We granted a rehearing because our attention was correctly called to the fact that the minutes of court reveal that the exception of no right of action filed to both the wrongful death and survivorship claims was maintained, rather than overruled, as we had originally stated. There is no doubt that the trial court was correct in finding Mrs. Alice H. Jones was not a proper party plaintiff in her original petition. However, after further consideration, we hold that sufficient notice was given by the Original Petition to effect an interruption of prescription and that the Supplemental and Amended Petition indicated Mrs. Jones possessed a right of action. Therefore, we reinstate our original decision.
The classes of beneficiaries set forth in LSA-C.C. art. 2315 are exclusive and must be strictly construed. As article 2315 does not list successions or succession representatives as beneficiaries for purposes of a wrongful death claim, a succession representative of the person whose wrongful death is sued upon lacks the right of action to pursue such a claim. Cullivan v. State Farm Mutual Automobile Insurance Co., 428 So.2d 1231 (La.App.3d Cir. 1983), writs denied 433 So.2d 180, 181 (1983). Likewise, a succession representative of the decedent lacks the right of action to pursue a survivorship claim. Whittington
However, as we noted in our original opinion, a Supplemental and Amended Petition was filed on March 4, 1982, in which Alice H. Jones appeared as Administratrix of the Estates of Beverly Henry and Corey Henry, and as Tutrix of the minor children, Rhonda Henry, Bruce Henry, and Herley Henry. Although the Supplemental and Amended Petition was filed more than one year after the date of the alleged deaths of Beverly Henry and Corey Henry, the Supplemental and Amended Petition appears to have been filed by a party possessing a right of action, no evidence having been introduced by the defendants to the contrary.
Thus, the sole question is whether or not the filing of the Supplemental and Amended Petition, filed after prescription had run, relates back to the date of the filing of the original petition, which was filed within the one year prescriptive period. Although there may be some authority tending to produce a contrary result, we adhere to the reasoning of our original opinion, that "the elemental basis of legal interruption of liberative prescription in tort suits is informing the defendant of the legal demand." Nini v. Sanford Brothers, Inc., 276 So.2d 262 (La.1973). In other words, the basic test is sufficiency of notice to the defendant. In Nini, it was held suit for workers' compensation filed on behalf of a dead man furnished sufficient notice. Further, in Nettles v. Great American Insurance Co., 155 So.2d 87 (La.App.1st Cir. 1963), cert. denied 244 La. 1024, 156 So.2d 227 (1963), we held that sufficient notice was afforded by the filing of suit by the father of a man who had attained the age of majority. In the present case, although the Original Petition is inartfully drawn, we cannot say that it fails to afford sufficient notice to defendants that an action for wrongful death is being filed. The circumstances of the deaths are set forth fully. Mentioned as items of damage in the Original Petition are "loss of support and earnings, loss of affection, companionship, society, motherly and brotherly love, and funeral expense (sic)." Thus, although the Original Petition is poorly drawn, we are of the opinion that it furnished defendants sufficient notice of the nature of the claim being brought against them and the circumstances from which that claim arose. True, it failed to indicate Alice H. Jones possessed procedural capacity to pursue a wrongful death claim. However, under the holdings in Nini, supra, and Nettles, supra, it is not always essential that the true party in interest sue in order to effect an interruption of prescription. All that is necessary is that there be sufficiency of notice. In the present case, as we have stated, we find notice was sufficient, so that the filing of the Supplemental and Amended Petition can be permitted to relate back to the Original Petition. Thus, we adhere to our holding that prescription was duly interrupted as to the wrongful death claim.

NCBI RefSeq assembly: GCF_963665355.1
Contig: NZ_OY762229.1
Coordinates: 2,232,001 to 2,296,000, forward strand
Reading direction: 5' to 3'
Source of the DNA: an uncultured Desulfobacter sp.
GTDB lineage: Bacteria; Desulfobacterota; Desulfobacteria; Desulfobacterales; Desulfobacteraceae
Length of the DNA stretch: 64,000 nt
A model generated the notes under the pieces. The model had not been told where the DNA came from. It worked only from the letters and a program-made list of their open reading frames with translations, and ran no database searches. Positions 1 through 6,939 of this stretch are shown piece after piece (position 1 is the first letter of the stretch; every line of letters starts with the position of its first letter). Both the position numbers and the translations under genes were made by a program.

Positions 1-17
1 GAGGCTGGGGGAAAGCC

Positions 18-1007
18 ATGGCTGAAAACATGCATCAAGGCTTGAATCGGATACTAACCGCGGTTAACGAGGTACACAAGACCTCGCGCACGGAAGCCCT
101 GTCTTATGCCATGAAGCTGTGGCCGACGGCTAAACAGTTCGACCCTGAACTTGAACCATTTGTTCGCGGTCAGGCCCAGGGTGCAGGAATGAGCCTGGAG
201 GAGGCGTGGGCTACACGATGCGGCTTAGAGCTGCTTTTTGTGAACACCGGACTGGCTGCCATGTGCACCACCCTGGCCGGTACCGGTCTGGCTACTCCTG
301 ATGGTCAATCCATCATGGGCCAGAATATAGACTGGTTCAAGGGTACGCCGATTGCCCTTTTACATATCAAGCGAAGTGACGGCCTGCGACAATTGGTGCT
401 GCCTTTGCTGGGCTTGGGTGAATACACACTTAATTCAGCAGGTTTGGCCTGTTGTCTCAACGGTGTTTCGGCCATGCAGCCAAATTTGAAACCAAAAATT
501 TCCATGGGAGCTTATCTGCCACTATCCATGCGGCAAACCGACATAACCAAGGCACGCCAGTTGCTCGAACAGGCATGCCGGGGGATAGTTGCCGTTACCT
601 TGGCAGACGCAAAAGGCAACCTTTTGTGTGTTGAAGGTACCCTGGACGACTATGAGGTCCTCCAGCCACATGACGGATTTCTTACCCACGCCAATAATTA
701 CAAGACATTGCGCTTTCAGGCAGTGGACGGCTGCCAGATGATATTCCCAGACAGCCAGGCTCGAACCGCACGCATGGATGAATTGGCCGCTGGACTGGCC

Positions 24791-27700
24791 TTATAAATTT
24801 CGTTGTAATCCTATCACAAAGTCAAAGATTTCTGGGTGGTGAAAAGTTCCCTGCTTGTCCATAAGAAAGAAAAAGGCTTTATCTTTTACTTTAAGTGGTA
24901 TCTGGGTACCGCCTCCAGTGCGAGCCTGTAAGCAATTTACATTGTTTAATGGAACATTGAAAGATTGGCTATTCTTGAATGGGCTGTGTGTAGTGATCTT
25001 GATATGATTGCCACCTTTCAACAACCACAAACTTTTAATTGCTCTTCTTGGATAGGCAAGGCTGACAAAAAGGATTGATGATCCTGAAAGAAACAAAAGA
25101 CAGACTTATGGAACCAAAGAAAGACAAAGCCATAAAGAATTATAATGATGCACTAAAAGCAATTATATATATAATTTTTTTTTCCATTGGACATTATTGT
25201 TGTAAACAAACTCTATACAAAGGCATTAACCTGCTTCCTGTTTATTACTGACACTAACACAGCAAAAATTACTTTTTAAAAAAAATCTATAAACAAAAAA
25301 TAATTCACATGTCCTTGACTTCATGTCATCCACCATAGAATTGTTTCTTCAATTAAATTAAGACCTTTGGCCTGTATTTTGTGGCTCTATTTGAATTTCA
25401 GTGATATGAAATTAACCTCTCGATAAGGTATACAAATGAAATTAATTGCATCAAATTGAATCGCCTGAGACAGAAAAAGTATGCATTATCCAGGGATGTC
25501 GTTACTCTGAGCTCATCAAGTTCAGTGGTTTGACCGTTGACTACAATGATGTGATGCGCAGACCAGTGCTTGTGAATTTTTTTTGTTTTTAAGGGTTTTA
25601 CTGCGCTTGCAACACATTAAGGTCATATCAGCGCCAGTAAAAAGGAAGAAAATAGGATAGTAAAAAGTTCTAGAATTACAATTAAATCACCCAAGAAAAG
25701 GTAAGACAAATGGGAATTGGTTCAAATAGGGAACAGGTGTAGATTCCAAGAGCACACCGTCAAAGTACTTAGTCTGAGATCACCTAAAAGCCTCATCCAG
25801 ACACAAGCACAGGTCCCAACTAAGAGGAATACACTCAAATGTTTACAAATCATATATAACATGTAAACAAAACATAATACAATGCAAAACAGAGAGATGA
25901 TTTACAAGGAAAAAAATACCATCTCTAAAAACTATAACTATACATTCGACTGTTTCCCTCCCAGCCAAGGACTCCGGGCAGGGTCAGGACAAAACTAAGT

As to the survivorship claim, the one year period is clearly one of peremption, not prescription. Thus, it was not subject to interruption. Succession of Roux v. Guidry, 182 So.2d 109 (La.App. 4th Cir.1966), writ refused 248 La. 1106, 184 So.2d 27 (1966). The filing of the Supplemental and Amended Petition came too late with regard to the survivorship claim.
Our original decision is reinstated, at the cost of appellee.
ORIGINAL OPINION REINSTATED.
COVINGTON and CARTER, JJ., dissent.